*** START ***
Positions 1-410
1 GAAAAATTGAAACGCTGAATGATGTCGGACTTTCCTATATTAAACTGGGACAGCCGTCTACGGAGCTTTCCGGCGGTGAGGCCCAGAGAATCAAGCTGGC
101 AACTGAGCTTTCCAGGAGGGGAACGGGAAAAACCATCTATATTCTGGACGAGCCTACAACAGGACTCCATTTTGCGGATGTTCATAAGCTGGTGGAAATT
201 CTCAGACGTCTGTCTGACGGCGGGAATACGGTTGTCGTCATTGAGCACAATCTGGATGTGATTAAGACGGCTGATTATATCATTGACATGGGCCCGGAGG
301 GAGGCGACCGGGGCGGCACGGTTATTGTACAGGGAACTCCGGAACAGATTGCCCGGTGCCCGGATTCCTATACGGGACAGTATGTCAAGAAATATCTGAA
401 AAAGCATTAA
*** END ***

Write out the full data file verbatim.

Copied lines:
Positions 1-410
1 GAAAAATTGAAACGCTGAATGATGTCGGACTTTCCTATATTAAACTGGGACAGCCGTCTACGGAGCTTTCCGGCGGTGAGGCCCAGAGAATCAAGCTGGC
101 AACTGAGCTTTCCAGGAGGGGAACGGGAAAAACCATCTATATTCTGGACGAGCCTACAACAGGACTCCATTTTGCGGATGTTCATAAGCTGGTGGAAATT
201 CTCAGACGTCTGTCTGACGGCGGGAATACGGTTGTCGTCATTGAGCACAATCTGGATGTGATTAAGACGGCTGATTATATCATTGACATGGGCCCGGAGG
301 GAGGCGACCGGGGCGGCACGGTTATTGTACAGGGAACTCCGGAACAGATTGCCCGGTGCCCGGATTCCTATACGGGACAGTATGTCAAGAAATATCTGAA
401 AAAGCATTAA